Friday, October 14, 2005

The al-Zawahiri Letter - A window into the mind of the enemy

The Weekly Standard:

The al-Zawahiri Letter

A window into the mind of the enemy.

by Dan Darling 10/12/2005 7:20:00 PM

THE FULL TEXT of the just-released letter from al Qaeda second-in-command Ayman al-Zawahiri to Iraqi insurgent leader Abu Musab Zarqawi, dated July 9, 2005, makes it clear that not only are al-Zawahiri and bin Laden symbolic leaders to the global jihad, but they are still active in running their terror network, too.

The letter includes references to the fighting in Afghanistan, a peripheral acknowledgement of ongoing al Qaeda-backed insurgencies in Chechnya and Kashmir, and a discussion of the steps the network was forced to take to ensure the security of its senior leaders following the capture of senior al Qaeda leader Abu Faraj al-Libbi ("No Arab brother [Arab al Qaeda leader] was arrested because of him . . . the brothers tried--and were successful--to contain the fall of Abu al-Faraj as much as they could"). And the fact that al-Zawahiri now seeks information from Zarqawi is proof enough that he is not content to watch from the sidelines in Iraq: at several points he laments the fact that his current security arrangements prevent him from journeying to Iraq to take part in the jihad.

The letter does not suggest a man cut off from outside information ("More than half of this battle is taking place in the battlefield of the media," he notes), but rather an opponent who is intelligent enough not to believe his own propaganda (or the view of Iraq brought to him by the international media). Instead, he earnestly seeks a candid assessment of the situation on the ground from Zarqawi, so that he can better advise him and the rest of the network on how to proceed.

Far more interesting than what al-Zawahiri reveals about his status, however, is what he reveals about al Qaeda with regard to its organization, ideology, and grand strategy. For instance, despite numerous press reports claiming some kind of animosity or rivalry between Zarqawi and the rest of the al Qaeda leadership, there is no trace of it, even in the past-tense, in al-Zawahiri's letter. All of al-Zawahiri's criticisms towards Zarqawi are phrased in a respectful and constructive manner--even his request for money is in reply to an earlier offer of assistance from Zarqawi to those he sees as his commanders.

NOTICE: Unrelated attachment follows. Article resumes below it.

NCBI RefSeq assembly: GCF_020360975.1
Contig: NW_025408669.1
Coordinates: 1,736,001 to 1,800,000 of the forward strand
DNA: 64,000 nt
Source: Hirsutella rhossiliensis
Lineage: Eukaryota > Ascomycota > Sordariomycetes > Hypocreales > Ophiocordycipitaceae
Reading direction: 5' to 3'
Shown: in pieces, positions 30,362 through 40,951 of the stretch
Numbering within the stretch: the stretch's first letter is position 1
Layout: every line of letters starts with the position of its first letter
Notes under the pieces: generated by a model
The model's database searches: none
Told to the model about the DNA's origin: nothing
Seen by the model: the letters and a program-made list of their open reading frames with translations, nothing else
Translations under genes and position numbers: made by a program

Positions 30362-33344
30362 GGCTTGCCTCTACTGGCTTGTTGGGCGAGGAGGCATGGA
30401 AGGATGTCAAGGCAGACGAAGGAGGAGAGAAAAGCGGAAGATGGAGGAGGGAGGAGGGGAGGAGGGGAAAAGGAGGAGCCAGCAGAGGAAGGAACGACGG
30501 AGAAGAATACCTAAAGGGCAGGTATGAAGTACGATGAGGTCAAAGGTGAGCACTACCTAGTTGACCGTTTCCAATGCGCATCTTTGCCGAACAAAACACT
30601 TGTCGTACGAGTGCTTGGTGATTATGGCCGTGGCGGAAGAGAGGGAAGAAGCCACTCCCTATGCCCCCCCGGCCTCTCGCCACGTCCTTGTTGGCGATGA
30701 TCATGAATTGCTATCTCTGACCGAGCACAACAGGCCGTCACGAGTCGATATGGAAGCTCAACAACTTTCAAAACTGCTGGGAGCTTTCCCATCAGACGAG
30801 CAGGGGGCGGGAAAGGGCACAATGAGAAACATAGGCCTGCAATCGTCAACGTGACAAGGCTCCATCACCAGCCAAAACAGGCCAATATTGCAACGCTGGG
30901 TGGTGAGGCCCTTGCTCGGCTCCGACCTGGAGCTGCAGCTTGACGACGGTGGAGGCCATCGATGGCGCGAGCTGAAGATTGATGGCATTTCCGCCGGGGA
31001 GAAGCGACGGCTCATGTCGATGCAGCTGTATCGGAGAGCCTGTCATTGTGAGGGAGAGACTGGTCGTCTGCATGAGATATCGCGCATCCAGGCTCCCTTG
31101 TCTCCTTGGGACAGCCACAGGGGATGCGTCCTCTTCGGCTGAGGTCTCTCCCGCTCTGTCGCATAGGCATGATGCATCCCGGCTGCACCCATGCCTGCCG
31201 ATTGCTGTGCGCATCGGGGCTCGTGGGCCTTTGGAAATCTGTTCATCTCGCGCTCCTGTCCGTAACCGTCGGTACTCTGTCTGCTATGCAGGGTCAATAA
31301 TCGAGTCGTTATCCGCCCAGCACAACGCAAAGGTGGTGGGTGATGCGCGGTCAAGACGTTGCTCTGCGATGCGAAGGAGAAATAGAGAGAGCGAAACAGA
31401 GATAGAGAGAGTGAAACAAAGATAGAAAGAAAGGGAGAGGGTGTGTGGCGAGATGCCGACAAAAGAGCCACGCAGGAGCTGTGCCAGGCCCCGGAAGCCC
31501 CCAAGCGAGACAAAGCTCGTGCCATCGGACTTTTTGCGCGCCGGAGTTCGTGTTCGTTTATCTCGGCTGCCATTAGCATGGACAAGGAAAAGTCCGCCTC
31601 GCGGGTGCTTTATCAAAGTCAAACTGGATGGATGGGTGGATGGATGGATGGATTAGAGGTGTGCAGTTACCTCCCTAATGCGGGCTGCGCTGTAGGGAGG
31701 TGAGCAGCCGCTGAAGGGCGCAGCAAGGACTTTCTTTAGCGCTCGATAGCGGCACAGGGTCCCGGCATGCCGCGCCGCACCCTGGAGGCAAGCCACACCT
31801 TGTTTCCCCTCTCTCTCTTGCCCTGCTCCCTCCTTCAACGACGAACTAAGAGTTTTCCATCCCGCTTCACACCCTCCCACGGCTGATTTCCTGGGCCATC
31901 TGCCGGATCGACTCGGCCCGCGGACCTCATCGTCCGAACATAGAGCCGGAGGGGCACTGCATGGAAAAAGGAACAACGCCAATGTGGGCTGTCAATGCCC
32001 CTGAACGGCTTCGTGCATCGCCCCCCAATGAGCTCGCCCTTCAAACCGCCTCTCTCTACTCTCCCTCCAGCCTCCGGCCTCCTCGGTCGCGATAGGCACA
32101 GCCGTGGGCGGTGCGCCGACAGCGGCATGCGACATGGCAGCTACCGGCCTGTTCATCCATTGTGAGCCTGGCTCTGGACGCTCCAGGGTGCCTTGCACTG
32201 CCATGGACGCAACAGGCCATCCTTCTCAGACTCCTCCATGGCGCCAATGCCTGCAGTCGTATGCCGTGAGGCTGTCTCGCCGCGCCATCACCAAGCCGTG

Another point certain to pique interest is al-Zawahiri's opinion of the Iraqi Baathists ("Arab nationalists") which is rather praiseworthy and certainly reconciliatory in discussing their mutual opposition to Israel: "It is strange that the Arab nationalists also have, despite their avoidance of Islamic practice, come to comprehend the great importance of this province . . . They have come to comprehend the goal of planting Israel in this region, and they are not misled in this, rather they have admitted their ignorance of the religious nature of this conflict." This mindset of pragmatism appears again and again in the letter as al-Zawahiri urges Zarqawi not to fall into the trap of religious dogmatism, even to the point arguing that mujahideen ulema (religious scholars) must be included "even if there may be some heresy or fault in them that is not blasphemous," underscoring just how pragmatic the al Qaeda leadership is in contrast to the widespread analytical opinion that the group is made up only of dogmatists unwilling to compromise on religious or ideological purity when dealing with potential allies.